Pith is not explicitly mentioned in the Western Wood Products Association (WWPA) grading guide for regional wood products in structural grades. Chops fall in the Joist and Plank heading, 2-4 inches thick, and width greater than 5". For select structural and grade #1 splits, a crack passing through the plank face to face, are limited to a length equal to the width of the board. In my limited experience with Doug Fir pith is very undesirable in a plank that needs to still make grade decades in the future.

  11. #41
    Join Date
    Apr 2019
    Location
    Madison, Wisconsin
    Posts
    145
    Quote Originally Posted by Prashun Patel View Post
    I tried re-reading but could not determine conclusively: Is that df piece you show in post 33 your 12/4 chop? The perspective makes it look more like 8/4. If I were going to laminate a chop and were concerned about stability, I'd probably think about it like a bench: a bunch of small 3" wide flatsawn strips turned on their side and glued up to make a quartersawn plank. This also increases your choice of materials; you can use flatsawn portions of the boards.

    I haven't done any calcs, but my general experience has been that this kind of glue up works better in the long run than gluing wide things face to face. Apologies if I misunderstand your pic or intentions.

    One thing I always do is discard portions that are very close to the pith. Your sections don't have to be strictly QS; I use rift sections, just trying to keep their angle as vertical as possible.
    Excellent points, Prashun.

    I hadn't considered the benefits of effectively manipulating the grain direction for the lamination--I'll have to use that idea in my own work. Thank you.

    Laminating as you describe should indeed increase strength in addition to stability.

    Scott, when it comes to the strength think of it this way: in a solid piece, a crack is able to keep growing until it splits the part. The weak point represented by the start of the crack travels through the board in a continuous fashion, and the crack can grow right along the weak area. In a lamination, the cuts and glue lines interrupt the weak points, stopping any individual crack from passing through the glue line unless it manages to start a whole new crack in the adjoining piece, which is less likely because the weak points of the individual pieces probably don't line up with each other.

    Then, as Prashun pointed out, there are significant benefits to seasonal stability for effectively quarter-sawn grain in the lamination. These benefits will hold long after the laminated chop has acclimated to your shop and are likely to be valuable given the extreme swings in humidity you’ve mentioned.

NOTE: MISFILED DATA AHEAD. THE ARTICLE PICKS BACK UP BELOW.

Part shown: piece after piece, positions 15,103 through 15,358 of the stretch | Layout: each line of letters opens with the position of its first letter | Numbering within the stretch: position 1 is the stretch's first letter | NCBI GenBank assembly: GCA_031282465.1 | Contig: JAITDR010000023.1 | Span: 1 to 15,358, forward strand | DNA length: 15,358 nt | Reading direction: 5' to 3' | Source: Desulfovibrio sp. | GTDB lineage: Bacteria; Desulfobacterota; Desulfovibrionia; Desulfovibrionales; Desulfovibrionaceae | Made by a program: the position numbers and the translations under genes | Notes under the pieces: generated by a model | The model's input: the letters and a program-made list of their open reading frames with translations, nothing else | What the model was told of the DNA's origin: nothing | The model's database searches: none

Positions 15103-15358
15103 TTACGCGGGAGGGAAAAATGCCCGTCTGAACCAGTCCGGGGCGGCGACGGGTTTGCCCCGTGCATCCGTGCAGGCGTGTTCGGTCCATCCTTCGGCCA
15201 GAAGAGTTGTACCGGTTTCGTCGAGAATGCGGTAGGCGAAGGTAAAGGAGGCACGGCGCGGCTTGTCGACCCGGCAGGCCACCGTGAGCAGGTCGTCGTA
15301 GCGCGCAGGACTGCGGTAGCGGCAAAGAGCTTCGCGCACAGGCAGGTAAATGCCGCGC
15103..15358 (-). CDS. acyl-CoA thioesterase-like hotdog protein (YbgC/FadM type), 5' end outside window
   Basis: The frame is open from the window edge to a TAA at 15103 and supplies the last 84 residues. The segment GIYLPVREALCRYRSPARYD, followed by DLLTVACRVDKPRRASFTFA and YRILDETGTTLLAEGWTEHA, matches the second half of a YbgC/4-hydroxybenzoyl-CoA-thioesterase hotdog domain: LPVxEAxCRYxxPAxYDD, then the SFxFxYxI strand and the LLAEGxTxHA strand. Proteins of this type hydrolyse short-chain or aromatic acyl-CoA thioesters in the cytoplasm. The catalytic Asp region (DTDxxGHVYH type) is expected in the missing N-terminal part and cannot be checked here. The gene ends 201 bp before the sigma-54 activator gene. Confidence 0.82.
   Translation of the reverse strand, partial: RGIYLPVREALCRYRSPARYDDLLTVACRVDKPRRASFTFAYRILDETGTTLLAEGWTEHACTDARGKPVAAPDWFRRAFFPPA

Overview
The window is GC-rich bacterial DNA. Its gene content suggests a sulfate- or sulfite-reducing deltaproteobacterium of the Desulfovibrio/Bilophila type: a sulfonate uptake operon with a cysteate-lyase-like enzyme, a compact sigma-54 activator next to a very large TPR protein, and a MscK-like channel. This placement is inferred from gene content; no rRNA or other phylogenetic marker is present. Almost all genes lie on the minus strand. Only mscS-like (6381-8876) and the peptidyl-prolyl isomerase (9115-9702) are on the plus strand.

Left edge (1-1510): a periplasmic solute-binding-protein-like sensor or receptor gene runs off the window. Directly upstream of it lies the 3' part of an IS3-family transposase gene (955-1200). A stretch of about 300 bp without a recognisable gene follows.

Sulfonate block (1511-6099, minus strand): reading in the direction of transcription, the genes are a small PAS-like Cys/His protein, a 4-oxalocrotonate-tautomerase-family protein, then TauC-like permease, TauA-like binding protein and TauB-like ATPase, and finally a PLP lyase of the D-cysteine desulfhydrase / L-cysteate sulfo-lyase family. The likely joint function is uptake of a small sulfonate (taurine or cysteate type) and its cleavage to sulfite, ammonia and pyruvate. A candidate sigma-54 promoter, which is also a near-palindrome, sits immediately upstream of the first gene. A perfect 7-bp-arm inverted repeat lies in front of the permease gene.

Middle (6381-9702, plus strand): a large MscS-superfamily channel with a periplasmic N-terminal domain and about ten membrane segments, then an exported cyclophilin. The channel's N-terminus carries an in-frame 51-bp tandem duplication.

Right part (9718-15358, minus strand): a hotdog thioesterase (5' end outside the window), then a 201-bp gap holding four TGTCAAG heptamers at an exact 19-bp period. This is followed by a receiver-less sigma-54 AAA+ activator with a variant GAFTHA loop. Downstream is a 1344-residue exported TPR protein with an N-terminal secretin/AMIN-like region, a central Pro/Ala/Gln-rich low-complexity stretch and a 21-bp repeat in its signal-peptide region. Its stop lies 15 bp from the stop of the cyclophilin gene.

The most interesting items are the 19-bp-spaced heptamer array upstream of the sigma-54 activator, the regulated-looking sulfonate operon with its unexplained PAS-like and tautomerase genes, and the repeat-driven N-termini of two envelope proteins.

12. #42
    Join Date
    Jun 2010
    Location
    twomiles from the "peak of Ohio
    Posts
    9,497
    My Leg Vise consists of an old 1/2" Pipe Clamp....runs through a 2 x 6 Sycamore chop, then through the bench's leg. Has a 2 x 2 block of scrap down at the bottom....Chop is faced with the nail pouch of my old nail bag rig....

    K.I.S.S........

  13. #43
    Join Date
    Jan 2019
    Location
    Fairbanks AK
    Posts
    554
    Steven does have a point.

    Likewise I suspect I will have confidence in my glue up skills before this enormous piece of Doug Fir is done seasoning. But to get the confidence I need to do structural glueups, I need to put glueups in service, to put them in service I need a vise to hold the table aprons while I cut tenons on them and etc to put the panels into service.

    I do accept glued up pieces as an important component of current woodworking. We don't have a lot of big trees, we have plentiful high quality glue. For a table top we can buy cheap crappy plywood, baltic birch or marine plywood from the botique store, pay through the nose for a single wide piece at high risk of wood movement, or learn to make essentially homemade plywood where we have access to excellent adhesives and can choose our own wood.

    Given the vise chop is subject to bending stress on both the vertical and horizontal axes ( I think) , would it make sense to put some pieces in flat sawn and some others in quartersawn? And some rift pieces too, why not.

    Recall no one in this thread has complained about their 8/4 maple chop.

Posting Permissions

  • You may not post new threads
  • You may not post replies
  • You may not post attachments
  • You may not edit your posts
  •